more-than-human stories reading group

landscape and mindscape meet in a dwelling place. around the campfire, thoughts do not know ownership and are uncertain of their own origins. like sparks of fire, they appear for a second and are gone. tune in to hear them. bare witness of their being. make them stay a minute longer.

our readings

Like leaves of grass, we are interconnected. Braiding the sweetgrass, we embrace the connections. Humans or hawks, we can hear the sound of a snail eating, what the ants are saying, or how a rattlesnake moves under the porch. Overstory or underland, gathering moss, we may uncover our own roots.

Now, how many references to published and well-received econarratives have you noticed in the above? Check out our reading list and see where our discussions on them led us. Step by step, bird by bird. ‘The story of more’ matters to you once you engage with it.

criticism and theory

There are different ways of how to engage with an econarrative. Ecocriticism contains dozens of pathways and angles into the genre, some of them more provocative and contrasting than others.

Here we discuss ecocriticism and its role in understanding ecoliterature. Econarratives regarding topics such as ecology, relationships between a narrative “I” and her lifeworld, or phenomenology of dependencies that are not limited to human experience, all of these invite the reader into a dialogue. The dialogue can be critical.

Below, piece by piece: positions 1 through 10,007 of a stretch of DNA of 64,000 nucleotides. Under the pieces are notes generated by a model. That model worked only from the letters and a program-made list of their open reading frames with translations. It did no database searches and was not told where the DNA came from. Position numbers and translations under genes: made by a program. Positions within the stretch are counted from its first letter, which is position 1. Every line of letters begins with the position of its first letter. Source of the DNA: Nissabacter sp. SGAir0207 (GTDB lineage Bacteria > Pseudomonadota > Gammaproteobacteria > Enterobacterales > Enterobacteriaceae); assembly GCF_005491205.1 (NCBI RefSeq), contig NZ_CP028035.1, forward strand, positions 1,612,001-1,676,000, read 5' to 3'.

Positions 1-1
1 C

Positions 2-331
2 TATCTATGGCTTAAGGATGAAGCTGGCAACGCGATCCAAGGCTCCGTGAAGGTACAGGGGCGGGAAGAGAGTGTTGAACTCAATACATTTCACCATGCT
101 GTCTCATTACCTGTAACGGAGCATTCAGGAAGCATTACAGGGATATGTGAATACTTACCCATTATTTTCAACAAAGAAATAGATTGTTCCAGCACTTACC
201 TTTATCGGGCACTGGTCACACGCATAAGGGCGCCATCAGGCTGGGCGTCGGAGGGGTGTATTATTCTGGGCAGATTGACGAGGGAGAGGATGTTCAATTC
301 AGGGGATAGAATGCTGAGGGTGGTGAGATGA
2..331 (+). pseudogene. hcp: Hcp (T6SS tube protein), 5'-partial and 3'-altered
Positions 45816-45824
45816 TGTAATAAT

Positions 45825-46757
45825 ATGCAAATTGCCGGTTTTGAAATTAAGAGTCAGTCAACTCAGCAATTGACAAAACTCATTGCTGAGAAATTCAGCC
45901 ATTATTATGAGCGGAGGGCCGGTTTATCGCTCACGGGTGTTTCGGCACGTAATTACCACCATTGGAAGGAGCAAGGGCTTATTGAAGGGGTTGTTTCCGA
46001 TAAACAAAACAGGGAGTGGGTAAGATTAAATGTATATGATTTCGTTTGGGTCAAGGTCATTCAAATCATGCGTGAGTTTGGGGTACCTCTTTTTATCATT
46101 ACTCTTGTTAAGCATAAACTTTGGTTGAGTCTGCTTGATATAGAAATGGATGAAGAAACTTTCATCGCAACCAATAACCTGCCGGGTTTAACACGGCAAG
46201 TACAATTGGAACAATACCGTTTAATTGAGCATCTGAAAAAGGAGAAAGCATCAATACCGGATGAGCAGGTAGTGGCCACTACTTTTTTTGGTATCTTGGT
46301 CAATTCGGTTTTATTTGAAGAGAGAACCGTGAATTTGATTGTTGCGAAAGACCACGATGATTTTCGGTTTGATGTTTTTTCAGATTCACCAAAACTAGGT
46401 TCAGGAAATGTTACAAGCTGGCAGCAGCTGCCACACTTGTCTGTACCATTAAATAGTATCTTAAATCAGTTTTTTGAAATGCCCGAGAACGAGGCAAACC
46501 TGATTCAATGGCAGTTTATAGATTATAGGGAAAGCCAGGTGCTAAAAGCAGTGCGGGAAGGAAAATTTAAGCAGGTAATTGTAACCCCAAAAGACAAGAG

broader context

Zooming out of the ‘small is beautiful’, and putting the narrative and critical details aside, the particularities make up a map, a continuum, where the the landscape is vast, dynamic, and interdisciplinary. What is the history of econarratives? Where do they come from? Have they ever “not been here”? What is the context for their appreciation?

Here we share our thoughts on the broader phenomenon of the green, on ecocriticism, indigeneity, environmental ethics, history of sustainability, activism, or emission reduction. Join our (broader) conversation!

read more of that which gives you chills and perspective

“But people have no idea what time is. They think it’s a line, spinning out from three seconds behind them, then vanishing just as fast into the three seconds of fog just ahead. They can’t see that time is one spreading ring wrapped around another, outward and outward until the thinnest skin of Now depends for its being on the enormous mass of everything that has already died.”

― Richard Powers, The Overstory